Go ahead and take that photo of yourself with a tilted hand "holding up" the Tower of Pisa. We won't tell; your rep as a sophisticated traveler will remain unblemished. Now that you've gotten that out of the way, climb the tower's 300 steps for a tilted view, or visit the National Museum of San Matteo and the Camposanto cemetery.
Restaurants in Pisa
4.5 based on 18 reviews
It is called the Leaning Tower or the Tower of Pisa but actually it was never used for defending the city; it is part of the religious complex in the Duomo Square and acts as its bell tower. It played an active role in both human and divine timekeeping with its seven bells – one for each musical note – the largest of which, cast in 1655, weighs a full three and a half tonnes! It is known throughout the world for the beauty of its architecture, for its extraordinary tilt, which makes it an authentic miracle of statics, and for the fact that it stands in the universally renowned Piazza dei Miracoli, of which it is certainly the prize jewel. And this is why it is one of the 7 Wonders of the World.
This is definitely the No. 1 reason why you are in Pisa! If you want to go up the tower, it is better to book the tickets in advance but the tower is more beautiful from outside than inside.
I loved how the whole square with the leaning tower, the church, basilica and the cemetery are open to public at all hours.. you can visit the tower anytime! Early mornings and late nights make for great photos with no or few people around.
During the day, it is interesting to see everyone trying to get their own picture of having the tower on their tips or balancing it! :-)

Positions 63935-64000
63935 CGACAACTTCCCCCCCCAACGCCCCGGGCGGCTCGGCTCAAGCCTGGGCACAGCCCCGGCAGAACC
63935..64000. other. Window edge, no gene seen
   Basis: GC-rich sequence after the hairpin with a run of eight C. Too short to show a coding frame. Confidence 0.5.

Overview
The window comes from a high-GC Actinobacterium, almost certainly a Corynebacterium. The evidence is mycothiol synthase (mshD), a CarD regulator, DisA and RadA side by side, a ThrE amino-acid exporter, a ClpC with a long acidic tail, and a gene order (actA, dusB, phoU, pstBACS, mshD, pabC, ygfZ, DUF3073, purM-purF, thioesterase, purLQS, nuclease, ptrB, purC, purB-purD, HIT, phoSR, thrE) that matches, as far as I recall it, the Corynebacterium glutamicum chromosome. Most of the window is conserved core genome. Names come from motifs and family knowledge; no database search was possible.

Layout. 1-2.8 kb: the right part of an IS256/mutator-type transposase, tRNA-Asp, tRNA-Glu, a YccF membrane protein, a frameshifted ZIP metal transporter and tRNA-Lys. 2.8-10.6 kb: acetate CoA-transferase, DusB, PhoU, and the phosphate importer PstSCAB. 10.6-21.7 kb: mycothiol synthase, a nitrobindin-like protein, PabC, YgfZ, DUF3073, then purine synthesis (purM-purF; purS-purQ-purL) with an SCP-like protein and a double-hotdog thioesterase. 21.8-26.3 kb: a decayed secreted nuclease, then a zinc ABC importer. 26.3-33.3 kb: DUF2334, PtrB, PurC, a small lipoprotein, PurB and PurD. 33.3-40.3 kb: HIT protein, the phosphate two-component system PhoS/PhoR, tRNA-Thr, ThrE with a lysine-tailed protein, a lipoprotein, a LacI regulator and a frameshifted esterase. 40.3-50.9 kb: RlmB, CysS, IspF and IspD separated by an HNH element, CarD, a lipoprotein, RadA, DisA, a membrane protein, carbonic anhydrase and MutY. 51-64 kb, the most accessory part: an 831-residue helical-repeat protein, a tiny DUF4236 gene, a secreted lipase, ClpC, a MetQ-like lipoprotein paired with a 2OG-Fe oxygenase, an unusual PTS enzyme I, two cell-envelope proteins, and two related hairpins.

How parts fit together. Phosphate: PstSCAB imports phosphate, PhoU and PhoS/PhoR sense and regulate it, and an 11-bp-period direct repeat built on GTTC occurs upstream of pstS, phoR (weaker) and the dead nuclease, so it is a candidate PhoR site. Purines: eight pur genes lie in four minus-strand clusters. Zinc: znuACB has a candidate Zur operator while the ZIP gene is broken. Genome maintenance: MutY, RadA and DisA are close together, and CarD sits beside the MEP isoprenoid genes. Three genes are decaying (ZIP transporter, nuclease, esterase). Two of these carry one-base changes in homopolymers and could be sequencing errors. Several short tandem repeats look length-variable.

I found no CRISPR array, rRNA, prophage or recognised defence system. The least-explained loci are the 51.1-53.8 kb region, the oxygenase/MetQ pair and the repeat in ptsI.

4.5 based on 6 reviews
Miracoli! Gabriele D’Annunzio effectively condenses the wonder and admiration that catch whoever visits the Duomo Square of Pisa.
It is recommended in my view that you take enough time to experience and revel in all the stunning buildings of Piazza dei Miracoli. Beautifully set on green lawns with lovely decoration and architectural beauty, here is a lot to see and experience. The leaning tower always seems to be the most frequented, however the Battistero and Duomo are also must see attractions.
All generated ticket sales help in the preservation of this ancient site.
4.5 based on 4 reviews
Founded in 1064 and consecrated with great pomp on September 26th 1118, the Cathedral was built in two stages, one by architect Buscheto, who created the original layout with the basilican body with four aisles and one nave, a transept with one nave and two aisles, and the dome on the cross vault, and one by Rainaldo, who extended the building and the façade. The building was not finally completed until the last quarter of the XII century, when Bonannoís bronze leaves were placed on the central door, which were later destroyed by the devastating fire of 1595, after which many of the destroyed works were replaced and a vast decorative plan was started.
The Cathedral is part of the complex with the Leaning Tower. The Cathedral is beautiful inside with extensive artwork and fine craftsmanship. It is the only building that is free to enter. There is a charge to enter the Leaning Tower and Baptistery. Both of these were closed anyway because of the weather. It snowed in Pisa!
4.5 based on 261 reviews
We were taken here by our hosts. Lovely little basilica with beautiful frescos on the walls. At the back of the church is an area of archeological interest. It show the original church stones. The sea came up to this point nearly two thousand years ago and this is the traditionally accepted spot where St Peter first arrived in Italy and hence the church ŵas built.
4.5 based on 1 reviews
The Cemetery is the last monument on Piazza del Duomo, its long marble wall flanking the northern boundary and completing its shape. It was founded in 1277.